During an afternoon hanging out in the Good People taproom, we heard praise about a new brewery in town from several of the knowledgeable locals and decided to take a look for ourselves. We headed just a few miles across downtown to Birmingham’s Lakeview District and entered Trim Tab Brewing Company. That night the brewery was pretty busy but we were lucky enough to catch brewer Spencer Overton to discuss this young business’ philosophy and goals before we rejoined the party in the tasting room with a group we met at the brewery earlier in the day.
The inspiration for the Trim Tab name comes from Buckminster Fuller – 2nd Mensa president and inventor of the geodesic dome (think Spaceship Earth at Disney’s Epcot) – who used the term to describe the power that one person can have to inspire sweeping change in a larger society. A trim tab itself is a small rudder that can be turned with minimal force to create a low pressure that drives the larger rudder to move, and thus the much larger ship or plane. This describes the fledgling brewery which strives to become a positive force in a growing Birmingham craft beer scene and is also in the pursuit of discovering and defining ‘Southern Beer’. We’ve all heard of West Coast beer but the South has been hampered by restrictive laws leftover from prohibition and is still exploring to define itself. In Alabama, homebrewing was legalized less than a year ago and beer bottles over 16oz were prohibited state wide until Aug 1, 2012 when the Gourmet Bottle Bill went into effect thanks to the efforts of the grassroots organization, Free the Hops. Essentially, in the long hot summers a Southern brewing style might embrace beers that are sessionable and dry on the finish but still maintain the full flavor to which so many craft beer lovers have become accustomed.
Trim Tab is the creation of owner and CEO, Harris Stewart, who graduated from law school at the University of Alabama but worked on the brewery business plan and securing investors while still in school. When searching for a brewmaster, he connected with Will Crimshaw, a graduate of UC Davis’ brewers program who was previously a production brewer at SweetWater, and hired him on. Spencer was teaching homebrewing classes at Hop City – a 60 tap growler bar, homebrew shop, and bottle shop – and met Harris through the local craft beer scene and was hired on as a brewer this past October. A third brewer is currently being brought in to assist with the workload and she has previous experience at both Oskar Blues and Lefthand. Trim Tab’s beer debuted at last summer’s Magic City BrewFest, though those beers were shared as small scale homebrew batches. Their full scale production beers actually entered the market just a few weeks ago on January 31st. Trim Tab has begun operations on a 30 bbl brewhouse accompanied by three 30 bbl and one 60 bbl fermenters and a 60 bbl bright tank. There are also two 1 bbl fermenters in temperature controlled upright freezers that will be utilized for tasting room only releases. They plan to purchase a canning line and would like to begin packaging by this summer. The brewery is housed in what was previously the garage for George Barber’s motorcycle collection and is a spacious 14,000 sq. ft., leaving ample space for growth.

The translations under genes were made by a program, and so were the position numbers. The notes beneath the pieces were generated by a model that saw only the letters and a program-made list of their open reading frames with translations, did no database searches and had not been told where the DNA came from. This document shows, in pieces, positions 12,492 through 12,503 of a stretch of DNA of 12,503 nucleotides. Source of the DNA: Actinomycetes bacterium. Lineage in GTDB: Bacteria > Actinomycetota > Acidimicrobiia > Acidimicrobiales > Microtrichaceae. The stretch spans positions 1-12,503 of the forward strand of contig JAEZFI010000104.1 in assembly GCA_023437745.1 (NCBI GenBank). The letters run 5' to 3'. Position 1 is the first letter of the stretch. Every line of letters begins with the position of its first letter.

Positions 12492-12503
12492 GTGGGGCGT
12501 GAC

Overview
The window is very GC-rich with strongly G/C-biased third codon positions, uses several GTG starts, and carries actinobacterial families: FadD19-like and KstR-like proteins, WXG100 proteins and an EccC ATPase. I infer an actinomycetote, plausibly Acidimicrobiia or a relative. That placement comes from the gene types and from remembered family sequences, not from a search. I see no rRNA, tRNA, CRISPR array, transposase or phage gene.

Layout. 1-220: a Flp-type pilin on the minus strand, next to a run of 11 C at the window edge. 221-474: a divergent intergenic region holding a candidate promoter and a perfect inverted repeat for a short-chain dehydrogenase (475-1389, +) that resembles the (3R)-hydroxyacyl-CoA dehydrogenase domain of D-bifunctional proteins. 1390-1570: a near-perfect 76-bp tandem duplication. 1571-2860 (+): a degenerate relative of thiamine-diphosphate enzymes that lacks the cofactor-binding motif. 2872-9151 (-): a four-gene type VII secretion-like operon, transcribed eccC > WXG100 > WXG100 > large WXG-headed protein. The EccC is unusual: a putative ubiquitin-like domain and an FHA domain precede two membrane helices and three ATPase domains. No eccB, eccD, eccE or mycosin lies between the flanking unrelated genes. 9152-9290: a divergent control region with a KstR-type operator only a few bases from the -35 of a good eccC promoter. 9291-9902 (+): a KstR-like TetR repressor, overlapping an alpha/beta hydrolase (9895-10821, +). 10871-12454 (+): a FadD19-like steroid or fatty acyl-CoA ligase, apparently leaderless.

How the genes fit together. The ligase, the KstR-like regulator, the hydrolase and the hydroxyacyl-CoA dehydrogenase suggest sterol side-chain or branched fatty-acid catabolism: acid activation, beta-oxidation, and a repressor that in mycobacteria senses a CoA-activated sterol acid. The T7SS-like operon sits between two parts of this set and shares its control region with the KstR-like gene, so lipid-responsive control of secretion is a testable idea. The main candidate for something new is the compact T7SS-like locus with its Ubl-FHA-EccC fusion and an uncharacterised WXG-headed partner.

They have launched with two year-round offerings. Pillar to Post Rye Brown is made with a healthy dose of rye that gives the American style brown ale tons of character. The IPA, in line with the Southern beer goals, is full bodied and hoppy despite being low in IBU compared to most West Coast IPAs. The prevalent floral and citrus aroma is imparted by utilization of the Pacifica Hallertau hops. Despite only being in distribution a few weeks, the staff has already laid out a clear plan for seasonal releases. The cucumber saison, which is one of Harris’ creations, will be released in early summer with the raspberry saison following in late summer. An ESB is scheduled for September, a milk stout in October, an olde ale as a holiday release in December, and, finally, a Black IPA will kick the new year off with a hoppy bang in January. One aspect which is truly distinctive is their fully engaged cask program. They have breathers to allow the casks to keep longer than just setting one at the bar and hold capacity for two at a time. Wort will be drawn off nearly every production batch then exposed to different treatments such as dry hopping or aging on oak chips. This will allow some room for novelty and also create a regular draw to the taproom. During our visit, a cask of olde ale on oak chips was flowing and some olde ale is also currently aging in a Four Roses barrel donated by a local restaurant.
We showed up just one day after the grand opening of the taproom art gallery. Trim Tab will be showcasing local artists, at no charge, on a rotational basis. They want to utilize their space to highlight and elevate whatever is going on locally. There is also a small stage in the taproom and they plan to host live music but would also like to utilize space outside if possible. We were told that Harris is also a DJ so keep an eye out for the dance floor when the disco ball in the center of the room gets going. He has a background in sustainability so will likely begin supporting local grassroots nonprofits like the Alabama Environmental Council in the near future and a charity benefit Funky Fishfry is already scheduled for April. We recommend visiting the taproom when in Birmingham to check out the art and enjoy the rotational cask beers as well as the standards. Hours are Tue-Thu 4-10pm, Fri 4-11pm, Sat 1-11pm and Sun 1-10pm. A huge thank you to Spencer for being so informative and for agreeing to speak with us without any advanced warning.
Author: Brandon Wurtz